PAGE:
Although Sleepover presents a lot of teenage girl-boy heartbreak, this is mostly a guy’s movie, depicting life from a young male’s point of view. The three guy protagonists are filled with frustration and rage. As Mark, Michael Albanese is a ticking time bomb. He desires independence like nothing else. He wants out of this small town, away from his family, and away from anyone who tells him what to do or what to say. As a result, he’s more or less a monster. He’s so desperate to prove himself and make his own way in the world that he lashes out at everyone. He’s determined to be better than everyone else, but he does not do this by working hard and achieving his goals. Instead, he’s shooting for instant gratification. He wants to prove himself and control everyone else by throwing punches and barking orders until he gets whatever he wants. Albanese rules every scene he’s in, simply by throwing around his frustrated manliness.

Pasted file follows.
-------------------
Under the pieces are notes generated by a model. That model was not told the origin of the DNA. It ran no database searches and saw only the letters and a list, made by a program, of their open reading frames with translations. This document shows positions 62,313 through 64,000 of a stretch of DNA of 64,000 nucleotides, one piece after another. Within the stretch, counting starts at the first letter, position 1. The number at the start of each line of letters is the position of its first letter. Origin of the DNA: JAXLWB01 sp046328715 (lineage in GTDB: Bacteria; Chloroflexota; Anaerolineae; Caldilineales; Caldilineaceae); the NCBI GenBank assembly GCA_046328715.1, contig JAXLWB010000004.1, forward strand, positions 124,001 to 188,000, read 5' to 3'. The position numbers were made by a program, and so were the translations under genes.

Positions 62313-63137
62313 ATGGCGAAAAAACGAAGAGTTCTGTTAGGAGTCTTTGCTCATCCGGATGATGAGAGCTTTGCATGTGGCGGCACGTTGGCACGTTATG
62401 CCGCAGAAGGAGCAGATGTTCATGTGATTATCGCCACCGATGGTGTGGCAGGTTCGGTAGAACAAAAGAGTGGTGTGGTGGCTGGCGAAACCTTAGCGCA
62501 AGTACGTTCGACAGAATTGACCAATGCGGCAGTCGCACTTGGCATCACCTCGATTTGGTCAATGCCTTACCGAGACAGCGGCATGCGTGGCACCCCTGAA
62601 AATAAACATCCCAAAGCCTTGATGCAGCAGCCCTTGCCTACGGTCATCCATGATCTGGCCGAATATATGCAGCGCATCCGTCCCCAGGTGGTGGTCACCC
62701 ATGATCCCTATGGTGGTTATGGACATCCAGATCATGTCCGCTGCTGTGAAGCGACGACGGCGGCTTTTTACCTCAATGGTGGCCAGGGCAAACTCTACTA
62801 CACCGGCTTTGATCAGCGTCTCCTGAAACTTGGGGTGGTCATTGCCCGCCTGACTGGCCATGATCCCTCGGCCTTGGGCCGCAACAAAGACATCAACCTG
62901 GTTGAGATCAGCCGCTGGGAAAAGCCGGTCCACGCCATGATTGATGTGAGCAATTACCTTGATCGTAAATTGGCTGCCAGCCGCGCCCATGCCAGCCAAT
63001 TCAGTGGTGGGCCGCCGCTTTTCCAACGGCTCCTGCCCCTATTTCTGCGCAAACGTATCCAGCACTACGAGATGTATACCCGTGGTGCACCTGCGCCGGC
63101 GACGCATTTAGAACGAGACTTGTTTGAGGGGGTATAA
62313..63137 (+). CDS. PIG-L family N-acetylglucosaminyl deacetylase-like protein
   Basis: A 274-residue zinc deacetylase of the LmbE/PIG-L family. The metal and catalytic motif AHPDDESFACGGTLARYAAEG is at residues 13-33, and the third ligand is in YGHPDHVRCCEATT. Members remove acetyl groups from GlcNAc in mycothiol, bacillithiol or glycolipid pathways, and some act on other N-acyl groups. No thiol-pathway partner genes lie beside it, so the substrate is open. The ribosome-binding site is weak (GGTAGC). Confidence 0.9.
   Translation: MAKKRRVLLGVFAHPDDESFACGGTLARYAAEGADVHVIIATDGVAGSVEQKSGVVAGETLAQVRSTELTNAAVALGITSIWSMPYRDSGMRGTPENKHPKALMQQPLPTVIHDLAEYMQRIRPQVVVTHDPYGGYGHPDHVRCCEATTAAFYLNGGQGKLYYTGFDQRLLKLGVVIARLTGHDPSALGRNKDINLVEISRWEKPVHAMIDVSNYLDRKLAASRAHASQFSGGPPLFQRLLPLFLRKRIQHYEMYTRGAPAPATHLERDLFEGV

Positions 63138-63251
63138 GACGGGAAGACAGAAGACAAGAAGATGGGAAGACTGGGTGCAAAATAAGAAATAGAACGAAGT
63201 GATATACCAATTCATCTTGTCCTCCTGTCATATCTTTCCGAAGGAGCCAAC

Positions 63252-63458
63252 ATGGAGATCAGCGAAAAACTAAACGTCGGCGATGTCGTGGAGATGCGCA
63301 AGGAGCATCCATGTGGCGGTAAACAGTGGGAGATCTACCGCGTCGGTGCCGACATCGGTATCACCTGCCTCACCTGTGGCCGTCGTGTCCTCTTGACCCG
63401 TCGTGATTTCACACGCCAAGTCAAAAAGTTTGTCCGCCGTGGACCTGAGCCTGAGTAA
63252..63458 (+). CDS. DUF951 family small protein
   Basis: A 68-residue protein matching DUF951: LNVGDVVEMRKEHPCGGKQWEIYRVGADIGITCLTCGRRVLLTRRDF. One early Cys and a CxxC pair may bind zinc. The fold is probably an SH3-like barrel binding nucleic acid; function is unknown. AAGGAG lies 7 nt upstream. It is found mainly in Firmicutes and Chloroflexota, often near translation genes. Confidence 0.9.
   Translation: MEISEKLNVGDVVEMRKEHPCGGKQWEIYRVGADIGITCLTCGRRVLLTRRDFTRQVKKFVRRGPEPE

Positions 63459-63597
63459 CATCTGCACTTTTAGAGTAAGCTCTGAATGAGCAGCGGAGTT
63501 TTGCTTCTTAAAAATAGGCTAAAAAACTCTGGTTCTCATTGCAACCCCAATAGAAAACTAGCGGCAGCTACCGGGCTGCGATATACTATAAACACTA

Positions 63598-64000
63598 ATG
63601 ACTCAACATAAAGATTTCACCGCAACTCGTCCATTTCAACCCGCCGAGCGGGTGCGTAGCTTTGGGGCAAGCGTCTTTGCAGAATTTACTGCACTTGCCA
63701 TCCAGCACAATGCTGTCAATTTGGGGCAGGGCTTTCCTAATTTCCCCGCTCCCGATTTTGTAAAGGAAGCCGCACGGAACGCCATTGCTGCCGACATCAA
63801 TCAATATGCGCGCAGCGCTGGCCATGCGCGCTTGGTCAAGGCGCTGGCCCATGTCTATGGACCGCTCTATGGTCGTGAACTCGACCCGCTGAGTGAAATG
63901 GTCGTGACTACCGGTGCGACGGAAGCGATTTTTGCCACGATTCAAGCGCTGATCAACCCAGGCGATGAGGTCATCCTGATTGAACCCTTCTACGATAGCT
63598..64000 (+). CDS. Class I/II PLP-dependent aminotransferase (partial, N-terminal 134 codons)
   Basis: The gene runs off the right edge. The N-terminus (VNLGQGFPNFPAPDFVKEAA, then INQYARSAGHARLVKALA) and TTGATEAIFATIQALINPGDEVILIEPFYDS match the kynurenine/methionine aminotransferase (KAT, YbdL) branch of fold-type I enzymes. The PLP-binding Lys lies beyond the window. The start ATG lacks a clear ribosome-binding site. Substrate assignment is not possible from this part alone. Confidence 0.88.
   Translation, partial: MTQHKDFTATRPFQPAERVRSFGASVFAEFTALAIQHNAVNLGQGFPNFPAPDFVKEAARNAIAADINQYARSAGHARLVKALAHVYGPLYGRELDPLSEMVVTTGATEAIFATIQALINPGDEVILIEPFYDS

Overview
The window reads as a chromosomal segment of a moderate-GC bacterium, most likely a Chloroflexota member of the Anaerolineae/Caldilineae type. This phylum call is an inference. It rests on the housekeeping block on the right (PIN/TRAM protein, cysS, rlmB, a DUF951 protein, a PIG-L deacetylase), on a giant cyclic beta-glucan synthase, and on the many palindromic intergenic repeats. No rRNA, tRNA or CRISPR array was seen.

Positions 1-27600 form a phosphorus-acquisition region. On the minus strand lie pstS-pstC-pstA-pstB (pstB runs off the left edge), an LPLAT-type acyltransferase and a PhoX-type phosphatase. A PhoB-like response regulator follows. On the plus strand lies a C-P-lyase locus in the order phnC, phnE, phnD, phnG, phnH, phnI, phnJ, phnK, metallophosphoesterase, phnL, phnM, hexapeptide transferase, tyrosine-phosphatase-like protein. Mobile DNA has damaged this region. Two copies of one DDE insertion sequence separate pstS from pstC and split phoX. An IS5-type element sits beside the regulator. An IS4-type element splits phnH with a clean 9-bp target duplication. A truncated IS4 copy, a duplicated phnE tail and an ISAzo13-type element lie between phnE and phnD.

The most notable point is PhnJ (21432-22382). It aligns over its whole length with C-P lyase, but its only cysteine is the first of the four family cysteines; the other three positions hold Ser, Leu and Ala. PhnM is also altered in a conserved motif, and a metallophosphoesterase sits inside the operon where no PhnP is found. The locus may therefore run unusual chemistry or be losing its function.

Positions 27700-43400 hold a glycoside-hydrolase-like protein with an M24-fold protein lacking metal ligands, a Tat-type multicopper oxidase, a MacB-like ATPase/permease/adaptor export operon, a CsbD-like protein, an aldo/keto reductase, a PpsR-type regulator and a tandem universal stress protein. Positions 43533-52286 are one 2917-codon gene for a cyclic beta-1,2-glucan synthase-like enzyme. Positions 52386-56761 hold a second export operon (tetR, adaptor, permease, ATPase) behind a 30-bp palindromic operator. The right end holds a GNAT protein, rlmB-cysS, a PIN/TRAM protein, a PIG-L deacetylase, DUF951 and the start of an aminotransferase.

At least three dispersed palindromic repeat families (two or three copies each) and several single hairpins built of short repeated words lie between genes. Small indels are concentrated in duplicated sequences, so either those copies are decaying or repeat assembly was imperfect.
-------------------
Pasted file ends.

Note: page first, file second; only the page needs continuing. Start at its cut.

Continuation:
Meanwhile, Sean struggles with these same feelings, but he still lives under Mark’s shadow. With a little bit of show-off editing, we learn that he’s seeking a father figure, either consciously or subconsciously. Because of Mark’s aggressive leadership, Sean’s found someone to follow. But as the night goes on, and as Mark gets more and more out of control, Sean has to learn to stand up for himself and make his own way in the world, instead of just following someone else.
The third male in the group also seeks independence, but in a different way. Ken Miles portrays one of the few black kids in town, and has to deal with racial issues, including other characters’ casual use of the controversial “N” word. He too goes through a journey of sorts, seeing how much he can get away with when alone with a girl. But in the end, he too has to prove himself when confronted with questions of his identity.